Article Provided by The Gamecock Newspaper
By: Alex Riley
Assistant Sports Editor
Issue date: 9/23/05 Section: Friday Football Blitz
In the history of Carolina football, many great members of the team's defensive secondary have shined during their careers in garnet and black.
There have been numerous All-American selections, along with many who have gone on to have successful careers in professional football. Names such as Bobby Bryant, Sheldon Brown and Arturo Freeman are sprinkled throughout USC records.
But all those great names from the defensive secondary had to have someone set the standard, and in 1975, Rock Hill native Rick Sanford arrived at USC and became one of the most successful secondary players to ever set foot in Williams-Brice Stadium.
"I could've gone to Clemson obviously, and then Georgia recruited me heavily for football and basketball," Sanford said. "The big thing was coach (Jim) Carlen coming in to USC. I was really excited about him. He just did some things during recruiting that I felt other coaches didn't mention. Like an education. That was very important for me."
After finishing his high-school career with Shrine Bowl honors, Sanford made the trip to Columbia. Universities across the country were disbanding teams of all freshmen, allowing newcomers to step in and make an impact the minute they set foot on campus.
"That's the reason I came here. I felt like if I worked hard, I could play as a freshman," Sanford said. "Fortunately, I did get to play quite a bit my freshman year. I think there was only four of us that ended up playing that first year out of that class of about 30 guys that came in."
Sanford's career as a Gamecock started out on a high note, including a 56-20 drubbing of archrival Clemson to close out the season. With a 7-4 record, the Gamecocks earned a trip to Florida to play in the Tangerine Bowl.
The 1975 team featured some of the best talent to ever play at Carolina, including quarterback Jeff Grantz.
"It was thrilling. We had a really, really good football team," Sanford said. "I think a lot of people didn't know a lot about us. We had an excellent quarterback in Jeff Grantz, who was probably the best one to be here ever in my opinion. I think he pretty much carried us in a lot of ways."
The next year, Sanford made what he called the most memorable play of his career as USC faced Ole Miss in Columbia.
As time wound down in the ball game, the Gamecocks clung to a 10-7 lead with the Rebels driving. That's when Sanford made a goal-line stop to preserve the win.
"The Mississippi game my sophomore year I made a tackle at the goal line and was fortunate to knock the ball out," Sanford said. "It ended up being the last play of the game. The running back ended up fumbling the ball into the end zone, and Bill Currier fell on it."
Plays like those earned Sanford his reputation as one of the best defensive backs in the country. His big play ability and quick reaction time set the stage for a chance at a big senior season at Carolina. Sanford didn't disappoint, compiling four interceptions en route to earning First Team All-American honors from The Sporting News.
"I never really thought of myself as really that high-profile. I just felt like if I continue to work hard, I'll continue to improve and get better," Sanford said. "I guess I was just real fortunate to have the opportunity I had presented to me. I was fortunate enough to make plays when they were presented to me."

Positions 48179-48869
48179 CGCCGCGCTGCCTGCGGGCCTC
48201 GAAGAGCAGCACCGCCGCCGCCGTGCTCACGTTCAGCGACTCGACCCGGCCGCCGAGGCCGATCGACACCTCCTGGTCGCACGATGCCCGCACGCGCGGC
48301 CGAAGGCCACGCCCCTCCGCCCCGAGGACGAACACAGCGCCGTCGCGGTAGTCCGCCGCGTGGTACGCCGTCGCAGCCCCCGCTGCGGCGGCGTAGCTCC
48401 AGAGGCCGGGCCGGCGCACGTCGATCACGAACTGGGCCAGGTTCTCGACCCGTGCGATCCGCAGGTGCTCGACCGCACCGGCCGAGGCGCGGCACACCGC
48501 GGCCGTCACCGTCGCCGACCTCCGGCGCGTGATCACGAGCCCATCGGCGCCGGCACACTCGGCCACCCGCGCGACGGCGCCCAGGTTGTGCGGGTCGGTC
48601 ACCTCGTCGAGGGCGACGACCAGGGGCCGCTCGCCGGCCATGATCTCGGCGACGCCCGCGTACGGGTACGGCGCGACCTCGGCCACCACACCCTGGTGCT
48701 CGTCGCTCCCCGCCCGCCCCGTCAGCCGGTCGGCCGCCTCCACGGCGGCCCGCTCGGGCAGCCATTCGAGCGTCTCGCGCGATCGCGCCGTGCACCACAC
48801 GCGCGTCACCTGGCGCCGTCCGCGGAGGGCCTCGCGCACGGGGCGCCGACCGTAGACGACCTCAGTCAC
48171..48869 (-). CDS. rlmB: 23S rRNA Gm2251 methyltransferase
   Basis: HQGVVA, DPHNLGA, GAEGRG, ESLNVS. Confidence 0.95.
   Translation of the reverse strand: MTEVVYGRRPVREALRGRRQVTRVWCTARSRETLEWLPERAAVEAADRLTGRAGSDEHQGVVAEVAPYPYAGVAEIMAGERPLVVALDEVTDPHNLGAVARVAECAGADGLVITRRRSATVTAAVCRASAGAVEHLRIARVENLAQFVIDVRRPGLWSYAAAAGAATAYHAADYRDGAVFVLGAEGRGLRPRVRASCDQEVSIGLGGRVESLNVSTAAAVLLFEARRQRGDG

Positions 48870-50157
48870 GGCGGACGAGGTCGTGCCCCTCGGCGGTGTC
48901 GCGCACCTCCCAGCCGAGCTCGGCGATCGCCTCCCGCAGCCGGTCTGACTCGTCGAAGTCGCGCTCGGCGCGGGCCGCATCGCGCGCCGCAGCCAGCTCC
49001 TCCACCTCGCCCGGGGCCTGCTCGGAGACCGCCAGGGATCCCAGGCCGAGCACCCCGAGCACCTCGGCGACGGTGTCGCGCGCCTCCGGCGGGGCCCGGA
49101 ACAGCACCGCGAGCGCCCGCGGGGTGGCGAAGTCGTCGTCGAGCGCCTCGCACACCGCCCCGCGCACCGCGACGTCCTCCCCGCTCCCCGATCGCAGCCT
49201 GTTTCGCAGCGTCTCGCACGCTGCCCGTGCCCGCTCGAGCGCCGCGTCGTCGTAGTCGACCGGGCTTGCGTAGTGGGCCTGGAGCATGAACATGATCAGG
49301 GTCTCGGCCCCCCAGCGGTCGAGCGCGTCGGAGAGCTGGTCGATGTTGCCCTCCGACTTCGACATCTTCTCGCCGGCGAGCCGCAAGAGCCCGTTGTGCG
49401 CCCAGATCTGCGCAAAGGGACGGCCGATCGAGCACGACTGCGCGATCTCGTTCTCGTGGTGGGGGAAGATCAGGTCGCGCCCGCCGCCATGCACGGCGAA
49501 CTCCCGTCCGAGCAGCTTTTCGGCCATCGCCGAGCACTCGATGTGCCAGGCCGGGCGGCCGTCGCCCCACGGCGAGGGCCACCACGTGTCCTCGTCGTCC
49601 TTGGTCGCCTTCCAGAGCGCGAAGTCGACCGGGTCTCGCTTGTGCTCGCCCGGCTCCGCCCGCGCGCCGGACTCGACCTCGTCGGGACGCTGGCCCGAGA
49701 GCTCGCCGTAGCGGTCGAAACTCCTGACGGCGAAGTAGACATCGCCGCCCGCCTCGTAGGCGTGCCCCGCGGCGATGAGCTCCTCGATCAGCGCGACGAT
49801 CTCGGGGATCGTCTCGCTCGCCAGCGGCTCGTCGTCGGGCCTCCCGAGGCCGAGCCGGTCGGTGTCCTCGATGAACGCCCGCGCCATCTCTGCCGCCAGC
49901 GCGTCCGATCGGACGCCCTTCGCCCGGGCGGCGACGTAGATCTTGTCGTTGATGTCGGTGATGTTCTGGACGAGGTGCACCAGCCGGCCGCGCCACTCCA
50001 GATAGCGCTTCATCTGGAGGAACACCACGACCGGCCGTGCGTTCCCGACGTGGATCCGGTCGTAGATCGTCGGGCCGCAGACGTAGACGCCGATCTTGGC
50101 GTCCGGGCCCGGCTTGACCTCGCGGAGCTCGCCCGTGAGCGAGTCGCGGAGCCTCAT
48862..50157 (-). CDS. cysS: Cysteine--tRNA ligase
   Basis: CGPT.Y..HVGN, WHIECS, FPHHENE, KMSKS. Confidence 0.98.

That season earned Sanford spots on numerous post-season honorary teams, including the East-West Bowl and the Senior Bowl.
Success brought NFL scouts, as Sanford would set the precedent for USC defensive players. In the 1979 draft, the New England Patriots selected Sanford as the 25th pick in the draft, making him the first Gamecock to be selected in the first round of the NFL draft. And until Dunta Robinson in 2004, he was the only member of USC's secondary to ever go in the first round.
"That's the biggest honor I think's bestowed on me, being the first pick ever out of the school's history," Sanford said. "I'm real proud of that. I'm proud of the fact that I was able to accomplish that. There's been a lot of guys come behind me, but they'll only be one and I'll always cherish that."
Sanford went on to play seven seasons in the NFL, including six with the Pats. He played his final season with Seattle. In only seven years, Sanford had 16 interceptions, including seven picks in 1983.
"Unlike a lot of today's players, I think I looked at it as an honor and a privilege," Sanford said. "To me it was an honor to have the opportunity to stand out there in front of 80 to 90,000 people and showcase what you can do."
The biggest interception of Sanford's career came against the Chicago Bears at Soldier Field when he picked off a pass in the end zone and returned it 99 yards for a touchdown. It was the longest return in Soldier Field history.
"In 1982 I think is my finest play on the ball, I intercepted a ball and returned it 99 yards in Soldier Field," Sanford said. "I think that's still a record in Soldier Field, which is one of the highlights of professional football. To still hold a record there is quite an honor for me."
After finishing his career in the game, Sanford returned to the Columbia area and began a chiropractic practice in Irmo, where he calls home today.
"I've been a chiropractor now for 16 years now," Sanford said. "I just decided I wanted to do that. I'd had some problems with my back in professional football. When I got out I decided if I could get some help like a chiropractor there, I wanted to help others."